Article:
Surveys designed to find out what people want reveal their desire for facts. Some top people in their professions – in government, industry and labour – can talk engagingly for fifteen minutes without presenting a single fact about the matter they are talking about. Those who dictate action have a responsibility to define the appropriate responses to be made: to state what has to be done and explain why it must be done.

The person in authority should make clear, unambiguous statements which the people who are affected will interpret in one way and in one way only, with no room for suspicion or misunderstanding.

To carry the word it is necessary to have the skilled services of managers, foremen, and others in the chain of command. As was said in the Monthly Letter of May 1961: “Top management may write about policies and targets until their stenographers are exhausted, but their effort is useless unless the front line man explains to his workers the day-by-day application of the policies to the work in hand.”

Some special qualities

There are two sides to the exercise of authority: to define and restrain error, and to guide those who are lacking in knowledge. It is the function of the administrator to set things in order when events threaten to menace peace, or to hamper efficiency and good management. Every action the person in authority takes, and every pronouncement he makes in discharge of these duties has consequences.

Nothing makes the person in authority so much esteemed as setting a fine example. Socrates did not profess to be an instructor in morality, but by showing that he himself was honourable and worthy he made those in his society hope that, by imitating him, they would become such as he was. Example has two good effects: it inspires others to seek betterment and it shames them into avoiding errors of which the person in authority would disapprove.

The good administrator is tolerant of other people’s ideas, and is not dogmatic about his own. He keeps in mind the necessity of yielding to everyone his rights.

Intolerance of other people’s opinions is a mental ailment. Political, social and economic fanatics are to be found everywhere, pursuing their pet theories with extreme and uncritical zeal. They become a danger to society when they are accepted as leaders rather than as buffoons.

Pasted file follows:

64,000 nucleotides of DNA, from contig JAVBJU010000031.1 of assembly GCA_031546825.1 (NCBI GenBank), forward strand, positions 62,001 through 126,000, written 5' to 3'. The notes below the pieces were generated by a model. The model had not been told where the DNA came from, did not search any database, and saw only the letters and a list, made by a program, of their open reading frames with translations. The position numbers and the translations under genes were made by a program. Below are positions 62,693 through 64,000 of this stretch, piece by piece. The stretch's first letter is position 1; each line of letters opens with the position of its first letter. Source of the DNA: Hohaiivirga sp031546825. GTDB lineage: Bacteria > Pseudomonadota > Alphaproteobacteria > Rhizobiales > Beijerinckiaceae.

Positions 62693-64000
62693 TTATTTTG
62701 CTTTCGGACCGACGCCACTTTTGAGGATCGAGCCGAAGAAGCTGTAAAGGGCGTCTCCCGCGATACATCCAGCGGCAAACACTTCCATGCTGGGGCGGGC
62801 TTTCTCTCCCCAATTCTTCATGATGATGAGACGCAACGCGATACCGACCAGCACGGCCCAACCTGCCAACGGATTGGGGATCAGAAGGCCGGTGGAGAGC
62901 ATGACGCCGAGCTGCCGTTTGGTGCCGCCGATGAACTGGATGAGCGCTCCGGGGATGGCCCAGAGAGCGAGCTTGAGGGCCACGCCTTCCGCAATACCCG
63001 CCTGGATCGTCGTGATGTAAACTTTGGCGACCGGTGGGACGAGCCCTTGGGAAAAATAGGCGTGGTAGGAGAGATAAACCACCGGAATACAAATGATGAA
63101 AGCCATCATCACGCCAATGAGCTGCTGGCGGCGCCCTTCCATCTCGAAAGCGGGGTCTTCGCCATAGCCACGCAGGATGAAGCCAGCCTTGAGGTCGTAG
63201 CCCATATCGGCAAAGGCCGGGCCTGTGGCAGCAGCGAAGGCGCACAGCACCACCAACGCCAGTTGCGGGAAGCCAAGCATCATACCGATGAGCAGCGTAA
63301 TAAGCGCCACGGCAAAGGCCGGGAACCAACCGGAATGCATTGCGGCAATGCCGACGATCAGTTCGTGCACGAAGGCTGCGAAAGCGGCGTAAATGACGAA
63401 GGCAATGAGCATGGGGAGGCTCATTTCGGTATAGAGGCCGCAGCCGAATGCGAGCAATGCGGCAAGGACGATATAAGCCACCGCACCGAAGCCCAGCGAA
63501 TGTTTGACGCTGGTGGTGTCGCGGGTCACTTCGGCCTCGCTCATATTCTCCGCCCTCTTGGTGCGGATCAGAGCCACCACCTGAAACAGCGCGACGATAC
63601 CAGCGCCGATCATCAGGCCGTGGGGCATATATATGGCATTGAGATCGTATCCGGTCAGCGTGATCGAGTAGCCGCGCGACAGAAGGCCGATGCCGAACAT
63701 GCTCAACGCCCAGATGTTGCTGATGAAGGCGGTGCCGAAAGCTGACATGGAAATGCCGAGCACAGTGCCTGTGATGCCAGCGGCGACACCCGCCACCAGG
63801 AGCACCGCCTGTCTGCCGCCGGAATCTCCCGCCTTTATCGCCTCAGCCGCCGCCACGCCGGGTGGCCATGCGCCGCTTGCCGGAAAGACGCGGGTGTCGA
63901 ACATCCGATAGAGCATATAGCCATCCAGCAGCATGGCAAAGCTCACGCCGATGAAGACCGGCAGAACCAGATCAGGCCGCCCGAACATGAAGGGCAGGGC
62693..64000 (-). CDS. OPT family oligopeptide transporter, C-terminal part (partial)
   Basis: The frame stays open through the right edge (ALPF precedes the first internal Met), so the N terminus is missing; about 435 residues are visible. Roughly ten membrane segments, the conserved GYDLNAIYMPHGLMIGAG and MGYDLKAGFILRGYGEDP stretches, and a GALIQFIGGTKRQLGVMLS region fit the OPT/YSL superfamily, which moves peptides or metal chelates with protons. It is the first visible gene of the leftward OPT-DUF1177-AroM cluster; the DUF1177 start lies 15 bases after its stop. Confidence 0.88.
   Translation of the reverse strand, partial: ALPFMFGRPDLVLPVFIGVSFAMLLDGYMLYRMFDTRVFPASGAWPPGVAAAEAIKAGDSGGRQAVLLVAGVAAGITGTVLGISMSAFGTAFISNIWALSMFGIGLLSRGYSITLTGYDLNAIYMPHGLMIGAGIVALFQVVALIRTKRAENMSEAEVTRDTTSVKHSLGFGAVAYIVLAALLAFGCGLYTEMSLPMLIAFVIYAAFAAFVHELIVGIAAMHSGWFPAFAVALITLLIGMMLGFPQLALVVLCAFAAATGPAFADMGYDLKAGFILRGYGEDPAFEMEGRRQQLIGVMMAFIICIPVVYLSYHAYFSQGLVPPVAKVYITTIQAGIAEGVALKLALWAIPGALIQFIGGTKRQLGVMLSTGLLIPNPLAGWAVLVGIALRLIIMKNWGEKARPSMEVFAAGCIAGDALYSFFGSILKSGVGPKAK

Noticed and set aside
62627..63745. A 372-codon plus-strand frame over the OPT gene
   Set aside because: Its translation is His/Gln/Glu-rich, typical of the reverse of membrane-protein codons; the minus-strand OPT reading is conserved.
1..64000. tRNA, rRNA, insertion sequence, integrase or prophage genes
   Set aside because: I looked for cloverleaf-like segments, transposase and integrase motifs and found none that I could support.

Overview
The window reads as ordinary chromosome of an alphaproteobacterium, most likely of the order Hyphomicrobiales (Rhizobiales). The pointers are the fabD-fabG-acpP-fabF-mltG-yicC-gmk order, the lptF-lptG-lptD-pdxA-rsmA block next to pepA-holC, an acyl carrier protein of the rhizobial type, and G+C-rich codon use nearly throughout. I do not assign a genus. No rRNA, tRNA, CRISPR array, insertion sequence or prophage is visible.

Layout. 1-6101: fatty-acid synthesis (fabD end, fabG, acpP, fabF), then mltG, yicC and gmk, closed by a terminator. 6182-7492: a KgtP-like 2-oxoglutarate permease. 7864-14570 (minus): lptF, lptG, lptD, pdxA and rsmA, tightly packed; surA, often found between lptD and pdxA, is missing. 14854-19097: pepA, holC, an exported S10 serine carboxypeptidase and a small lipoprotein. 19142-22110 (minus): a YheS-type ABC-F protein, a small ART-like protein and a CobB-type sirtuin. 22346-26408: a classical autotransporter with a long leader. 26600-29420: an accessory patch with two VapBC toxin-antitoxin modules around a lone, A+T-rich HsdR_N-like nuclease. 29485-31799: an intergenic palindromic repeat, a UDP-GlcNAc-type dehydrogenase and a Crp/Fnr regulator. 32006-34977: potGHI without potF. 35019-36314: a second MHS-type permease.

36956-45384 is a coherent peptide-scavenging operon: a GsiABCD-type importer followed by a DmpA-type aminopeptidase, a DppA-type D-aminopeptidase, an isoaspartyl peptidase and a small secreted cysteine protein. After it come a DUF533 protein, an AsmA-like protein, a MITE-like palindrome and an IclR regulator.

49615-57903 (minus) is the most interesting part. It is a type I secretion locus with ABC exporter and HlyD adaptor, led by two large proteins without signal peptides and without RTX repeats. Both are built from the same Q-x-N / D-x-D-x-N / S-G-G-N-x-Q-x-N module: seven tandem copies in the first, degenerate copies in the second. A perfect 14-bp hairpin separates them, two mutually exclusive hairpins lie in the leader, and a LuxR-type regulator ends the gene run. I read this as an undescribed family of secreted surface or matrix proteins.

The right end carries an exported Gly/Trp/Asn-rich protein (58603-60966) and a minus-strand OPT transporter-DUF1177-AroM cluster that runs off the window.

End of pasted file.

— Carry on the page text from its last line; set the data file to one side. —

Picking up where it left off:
Big-minded executives do not feel called upon to defend their position regardless of whether it is right or wrong. A quite moderate degree of conciliatory behaviour will probably win a good measure of what is desired.

This, of course, demands patience, which includes the ability to proceed in a course of action with reason and prudence. There are people who imperiously demand everything at once, without any idea of growing and becoming. They do not make competent persons in authority.

Finally in this array of special qualities is the necessity to look ahead. Forward planning is an undoubted function of the person in authority, and it is one of industry’s greatest deficiencies.

The most common form of maladjustment lies in being too rigid to deal readily and efficiently with the demands of changing situations. Authority survives on its merits from moment to moment, so it must be constantly monitoring itself in the light of changing conditions. It needs to avoid the “we’ve always done it that way” syndrome.

Days of unrest

We are witnessing a major international breakdown in respect for law and order and legally constituted authority. There is much inflammable matter all around us, subject to being set ablaze by people who are governed by emotion and not by reason.

There is room in society for dissent and protest: indeed, it is by discontent leading to improvement that society progresses. But the dissent must be expressed under discipline so that it does not infringe the rights of other people. There is a minority that is aggressive, noisy, cruel and shocking. The fact that their antics still rate coverage in the newspapers is evidence that they are not yet socially acceptable.

James Truslow Adams, United States historian and social critic, wrote: “There is a group which will rock the boat as wildly as they can – the group for whom a little knowledge is a dangerous thing, and who love novelty and excitement, mistaking it for progress.”

These people, wrecking their present and menacing their future with passionate zeal, offer a threat to what little security civilization has provided.

To deal with mindless violence requires action on two fronts by persons in authority: strong security measures to protect innocent people and compassionate examination of the trouble-makers to find the cause of their warped behaviour and return them to constructive living. These measures involve the whole community: schools, law-enforcement agencies, churches, parents and students.

It is a sad but inescapable fact that agitators who cause so great distress and damage in their attacks upon society do not appreciate that it is society that gives them the opportunity both to dissent and to make the most of their talents. They accept all the benefits that Canada offers and yet contribute toward destruction of the institutions that are the bed-rock upon which our democratic society is built.